Florida operators remain hopeful
MIAMI — While world and national media continue their sensational coverage of Florida’s latest “tourist crime wave,” restaurant and hotel operators here and across the state are trying to remain optimistic about fall and winter traffic from visiting internationals.
On the eve of their key tourist season — even despite reports that some foreign travelers are being told to stay away from Florida following two recent and separate attacks on German and British vacationers in Miami and Tallahassee — many operators expect international clientele to be just as visible this year as last.
“We may be down a little in local traffic from last fall, but that’s only because Hurricane Andrew brought us so much business,” predicted Ron Sampiero, food and beverage vice president for The Continental Cos.
That is also despite the Florida Division of Tourism’s move to cancel temporarily all domestic and international travel ads in response to what it now calls “a tourist crisis.”
Since last October nine foreign visitors have been murdered in Florida–most of them in robbery attempts near their hotels or on the highway. The toll includes four Germans, two Britons, two Canadians and a diplomat from Venezuela.
Even if the bad news is significant, foreign visitors are hardly abandoning Florida.
“Pirates and outlaws have been hassling people since the dawn of travel,” said Allen Susser, chef-owner of Chef Allen in North Miami Beach. “What we’re seeing here is a modern version of it. It’s horrible, and we’re all working to put a stop to it but the tourists aren’t staying home. The good side of Florida far outshines the bad.”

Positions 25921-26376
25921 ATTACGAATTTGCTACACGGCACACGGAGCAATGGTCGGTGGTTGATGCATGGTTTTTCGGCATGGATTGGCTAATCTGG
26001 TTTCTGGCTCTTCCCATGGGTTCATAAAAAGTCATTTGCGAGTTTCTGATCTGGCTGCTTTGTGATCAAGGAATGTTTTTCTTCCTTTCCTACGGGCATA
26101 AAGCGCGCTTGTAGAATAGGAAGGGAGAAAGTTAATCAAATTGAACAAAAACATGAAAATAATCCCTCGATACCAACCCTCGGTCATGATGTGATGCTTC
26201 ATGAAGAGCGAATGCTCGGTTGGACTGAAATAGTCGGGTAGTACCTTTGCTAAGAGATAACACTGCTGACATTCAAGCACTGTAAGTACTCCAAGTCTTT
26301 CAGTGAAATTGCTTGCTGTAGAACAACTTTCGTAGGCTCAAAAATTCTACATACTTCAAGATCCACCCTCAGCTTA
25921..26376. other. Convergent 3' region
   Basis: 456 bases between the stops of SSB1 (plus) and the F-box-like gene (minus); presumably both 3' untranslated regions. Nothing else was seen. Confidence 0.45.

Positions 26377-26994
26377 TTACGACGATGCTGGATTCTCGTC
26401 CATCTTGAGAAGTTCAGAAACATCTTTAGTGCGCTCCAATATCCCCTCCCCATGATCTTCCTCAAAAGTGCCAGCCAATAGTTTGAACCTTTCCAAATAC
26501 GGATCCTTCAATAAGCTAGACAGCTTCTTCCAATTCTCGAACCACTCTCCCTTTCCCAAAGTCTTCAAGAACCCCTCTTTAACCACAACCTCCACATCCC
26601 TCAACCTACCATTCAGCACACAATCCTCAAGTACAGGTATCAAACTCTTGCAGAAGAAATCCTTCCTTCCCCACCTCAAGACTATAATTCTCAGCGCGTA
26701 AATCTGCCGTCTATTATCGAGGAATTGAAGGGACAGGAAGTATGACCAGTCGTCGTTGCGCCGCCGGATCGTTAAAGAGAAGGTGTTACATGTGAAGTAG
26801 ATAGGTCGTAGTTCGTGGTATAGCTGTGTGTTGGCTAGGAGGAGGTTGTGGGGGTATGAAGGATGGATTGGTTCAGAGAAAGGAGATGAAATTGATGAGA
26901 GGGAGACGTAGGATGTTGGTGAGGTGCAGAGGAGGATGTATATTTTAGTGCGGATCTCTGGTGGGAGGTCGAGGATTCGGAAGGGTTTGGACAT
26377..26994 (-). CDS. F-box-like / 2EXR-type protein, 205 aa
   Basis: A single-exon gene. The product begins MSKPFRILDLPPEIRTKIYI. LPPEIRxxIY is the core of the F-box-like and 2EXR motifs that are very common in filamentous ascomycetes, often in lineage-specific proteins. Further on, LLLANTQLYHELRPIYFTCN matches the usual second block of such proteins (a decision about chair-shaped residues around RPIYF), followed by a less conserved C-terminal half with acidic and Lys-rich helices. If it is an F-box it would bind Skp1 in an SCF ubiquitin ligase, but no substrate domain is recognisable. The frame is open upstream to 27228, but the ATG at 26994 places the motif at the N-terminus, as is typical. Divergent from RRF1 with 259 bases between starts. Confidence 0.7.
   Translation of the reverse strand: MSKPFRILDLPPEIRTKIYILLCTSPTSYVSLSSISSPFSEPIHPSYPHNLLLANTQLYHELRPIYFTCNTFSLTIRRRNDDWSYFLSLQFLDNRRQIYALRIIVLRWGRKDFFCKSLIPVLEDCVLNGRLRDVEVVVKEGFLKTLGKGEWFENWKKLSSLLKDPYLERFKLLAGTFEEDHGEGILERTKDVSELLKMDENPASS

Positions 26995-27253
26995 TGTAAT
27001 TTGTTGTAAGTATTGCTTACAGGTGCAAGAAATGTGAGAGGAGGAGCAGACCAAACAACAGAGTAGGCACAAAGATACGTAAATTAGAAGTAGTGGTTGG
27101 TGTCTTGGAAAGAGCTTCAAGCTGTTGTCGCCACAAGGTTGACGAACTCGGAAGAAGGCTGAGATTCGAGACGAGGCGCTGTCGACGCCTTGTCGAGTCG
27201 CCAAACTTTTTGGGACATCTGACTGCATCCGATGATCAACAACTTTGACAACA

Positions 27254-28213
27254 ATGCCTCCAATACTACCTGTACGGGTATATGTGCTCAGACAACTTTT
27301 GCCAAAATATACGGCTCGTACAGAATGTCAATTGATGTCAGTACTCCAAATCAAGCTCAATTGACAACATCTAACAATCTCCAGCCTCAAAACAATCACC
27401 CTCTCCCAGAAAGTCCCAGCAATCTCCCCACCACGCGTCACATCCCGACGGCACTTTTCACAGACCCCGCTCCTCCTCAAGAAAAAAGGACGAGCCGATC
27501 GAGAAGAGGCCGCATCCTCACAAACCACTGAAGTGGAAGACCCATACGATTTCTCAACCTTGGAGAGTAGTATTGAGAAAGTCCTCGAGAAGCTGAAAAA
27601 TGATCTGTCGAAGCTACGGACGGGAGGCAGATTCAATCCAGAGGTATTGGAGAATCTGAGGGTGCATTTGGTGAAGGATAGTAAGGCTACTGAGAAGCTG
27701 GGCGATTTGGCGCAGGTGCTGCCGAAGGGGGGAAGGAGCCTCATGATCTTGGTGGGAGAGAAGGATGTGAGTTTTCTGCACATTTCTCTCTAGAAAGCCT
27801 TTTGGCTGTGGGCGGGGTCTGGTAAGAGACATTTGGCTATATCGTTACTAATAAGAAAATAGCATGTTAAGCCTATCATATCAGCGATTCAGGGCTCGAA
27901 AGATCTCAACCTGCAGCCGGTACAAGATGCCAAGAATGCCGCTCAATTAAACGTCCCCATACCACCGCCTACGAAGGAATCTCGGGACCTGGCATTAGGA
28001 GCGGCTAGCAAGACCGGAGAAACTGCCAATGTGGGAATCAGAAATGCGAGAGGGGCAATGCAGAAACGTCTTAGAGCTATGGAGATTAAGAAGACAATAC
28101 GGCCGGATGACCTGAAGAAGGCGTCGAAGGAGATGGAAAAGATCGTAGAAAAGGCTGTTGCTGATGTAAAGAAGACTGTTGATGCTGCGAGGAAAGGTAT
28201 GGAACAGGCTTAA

According to Mark Militello of Mark’s Place in North Miami, international patronage is holding at the same level as a year ago. “It would require a government shutdown on travel to the U.S. to keep the foreign tourists away from here,” Militello declared.
According to Sampiero, who operates a number of hotel dining concepts in southern Florida, summer tourist business was steady in spite of shocking stories last spring about the robbery and murder of a German woman in Miami.
More recently, when television host Oprah Winfrey aired live here following this month’s tragic murder of another German tourist, operators complained the “overhype” had gone too far.
“You can’t convince me people weren’t shot in Chicago that same day,” Sampiero said. “Crime is something that exists in all cities. But the perception of crime being more rampant in Miami just isn’t accurate.”
In fact, one week later two British tourists were attacked in a remote rest area near Tallahassee, some 450 miles northwest of Miami. The Tallahassee tourist killing also became fuel for the growing case being made in foreign tabloid journals that “visitors are in danger everywhere in Florida.”
While five of the nine tourist murders were committed in or around Miami, two had taken place in Orlando, one in Fort Myers and one in Tallahassee.
“The talk around the tourist trade in Britain is that business to Florida is going to drop significantly,” said an agent in American Express’ travel office in London. But the same agent predicted that Britain-to-Florida travel bookings will rally strongly in 1994.
“People will have forgotten about it by next year, and it will rocket back again,” the agent said. “Yet for now — the way these killings are being publicized–Florida looks a bit like a danger zone.”
About 8 million international tourists — 1.1 million from the United Kingdom alone — visited Florida last year, said Dean Sullivan, a spokesman for the Division of Tourism.